By any measure Paulson and
Co have made two significant policy mistakes in confronting the banking and
soon to be economic crises. Paulson let Lehman fall putting a premium on
moral hazard and underestimating the interconnectedness of this investment bank
and then addressed a solvency problem with a liquidity plan called TARP.
The question now is whether the policy missteps are fatal. In my
humble opinion the mistakes are not fatal.
As it turns out TARP allows
the injection of capital (public funds) directly into banks va the purchasing
of equity stakes â€“ likely preferred shares a la Warren Buffet.
Politically turning a ship sailing to liquidity horizon (reverse auctions in
heterogeneous ABS) is difficult to turn to the solvency horizon (buying equity
stakes or nationalizing).
But it is inevitable and we
may get that message today from President Bush. And delays in buying
shares needs to end and will end. I think by next week the US government will hold stakes in a number of financial
institutions including investment banks (now bank holding companies),
commercial banks and insurance companies.
Let it also be said that the
WSJ is reporting the US government is considering the Irish option (more or
less followed by the UK this week)â€¦guaranteeing all deposits in banks and
guaranteeing all bank liabilities. This may require the President
declaring an emergency and warranting special executive powers to deal with the
crisisâ€¦equivalent of declaration of war. Frankly it may be optimal that
Bush is a lame duck and no longer has much skin in the political game not to
mention his utter abandonment of free market ideology. I am not sure if
Congress will need to pass emergency measures bill freeing up the executive
branch to address the crisis â€“ and there may be a way for the FDIC to do this
indirectly without an act of Congress.
It is also clear that G7-G20
will need to pledge FX reserves to fund a clearing house or insurance pool to
guarantee interbank lending. Japanese officials seem to be floating this
idea based on press reports. Look for this measure to find traction at G7
today in Washington and over the weekend as G20 meets (presumably
I would also expect another
joint rate cut next week though the holidays in the US (partial with the Fed and banks closed Monday for
Columbus Day but stocks open) and Japan (closed for health and fitness day) â€“ yes Japan will be involved in the next half point coordinated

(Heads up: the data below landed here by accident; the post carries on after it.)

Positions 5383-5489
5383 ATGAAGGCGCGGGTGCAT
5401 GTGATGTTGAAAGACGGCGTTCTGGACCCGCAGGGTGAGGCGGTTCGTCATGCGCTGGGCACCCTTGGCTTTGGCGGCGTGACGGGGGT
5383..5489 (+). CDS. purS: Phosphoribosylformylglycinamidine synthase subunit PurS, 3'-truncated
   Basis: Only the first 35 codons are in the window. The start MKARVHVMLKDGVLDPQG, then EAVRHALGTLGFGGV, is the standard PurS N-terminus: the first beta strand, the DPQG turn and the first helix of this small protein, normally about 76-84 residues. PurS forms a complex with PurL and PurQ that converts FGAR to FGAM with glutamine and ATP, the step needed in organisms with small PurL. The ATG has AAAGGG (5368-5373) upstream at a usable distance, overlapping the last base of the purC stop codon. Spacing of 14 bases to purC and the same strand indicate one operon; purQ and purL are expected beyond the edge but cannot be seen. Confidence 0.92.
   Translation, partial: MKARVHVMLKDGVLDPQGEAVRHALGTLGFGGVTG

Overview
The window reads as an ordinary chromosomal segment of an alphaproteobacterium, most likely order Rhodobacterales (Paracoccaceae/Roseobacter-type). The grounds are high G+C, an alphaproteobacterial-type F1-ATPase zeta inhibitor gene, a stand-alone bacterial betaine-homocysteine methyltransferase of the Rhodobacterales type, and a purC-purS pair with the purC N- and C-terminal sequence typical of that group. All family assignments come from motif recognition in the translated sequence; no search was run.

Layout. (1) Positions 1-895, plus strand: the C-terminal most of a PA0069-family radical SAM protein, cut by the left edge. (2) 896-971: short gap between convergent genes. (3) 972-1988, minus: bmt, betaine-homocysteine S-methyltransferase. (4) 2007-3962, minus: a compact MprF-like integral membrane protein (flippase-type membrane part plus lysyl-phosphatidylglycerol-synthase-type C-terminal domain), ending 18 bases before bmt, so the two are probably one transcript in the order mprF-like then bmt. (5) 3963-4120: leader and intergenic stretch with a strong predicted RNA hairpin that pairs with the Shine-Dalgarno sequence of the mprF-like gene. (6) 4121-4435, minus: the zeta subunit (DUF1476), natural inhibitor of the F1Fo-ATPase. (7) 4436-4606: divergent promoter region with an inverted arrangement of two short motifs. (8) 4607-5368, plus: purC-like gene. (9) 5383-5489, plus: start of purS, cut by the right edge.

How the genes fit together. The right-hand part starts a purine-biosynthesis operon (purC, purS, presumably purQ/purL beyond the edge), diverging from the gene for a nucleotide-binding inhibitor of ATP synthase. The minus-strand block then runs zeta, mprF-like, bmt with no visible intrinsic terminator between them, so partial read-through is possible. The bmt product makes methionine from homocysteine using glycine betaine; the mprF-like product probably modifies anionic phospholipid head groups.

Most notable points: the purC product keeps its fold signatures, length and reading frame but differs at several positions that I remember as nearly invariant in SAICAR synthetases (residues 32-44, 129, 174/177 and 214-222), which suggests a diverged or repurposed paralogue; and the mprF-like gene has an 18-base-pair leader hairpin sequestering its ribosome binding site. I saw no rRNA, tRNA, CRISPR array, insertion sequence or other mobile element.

While I would not bank on a
global bank holiday next week, it makes sense to me and especially so in light
of what officials need to get organized this weekend in Washington and because
of the scheduled holidays in the US and Japan. Again this is a remote
option, but not to be ruled outâ€¦all I am saying.
Finally I would take time to
read Paul Volckerâ€™s op-ed in the WSJ today (attached below). At the end
of the day governments are bigger than markets as they create fiat money.
Anyone who has taken a look at the Fedâ€™s and ECBâ€™s balance sheets in the last
three weeks should have little doubt that central banks can keep banks (and
some non-bank financials like AIG) liquid. Governments however can and
must keep banks and key non-bank financials solvent. The central banks
are holding up their half of the sky in this crisis in remarkable fashion and
since Wednesday the ECB is fully on board signaling they get itâ€¦finally.
The governments need to show they can hold up their half of the sky and time is
running out. I am betting large that by Sunday, markets will have a
greater appreciation for government action on solvencyâ€¦Ireland, UK and Holland
are already thereâ€¦yes a small part of the global financial system but all large
events in physics start with near imperceptible changes.
So today is not about where
Lehman CDS gets auctioned at â€“ cents on the dollar and
implying large writedowns â€“ but on government efforts to restore solvency in
the banking system and that event and process will be taking place in Washington not on Wall Street.
We Have the Tools to Manage the Crisis (Volcker)
we need the leadership to use them.
Today, the financial crisis has reached a critical point.
The sharp decline in the stock market and its volatility dramatically make the
point. More important if less visible, the flow of credit through the banking
system and the financial markets is seriously impaired -- even in part frozen.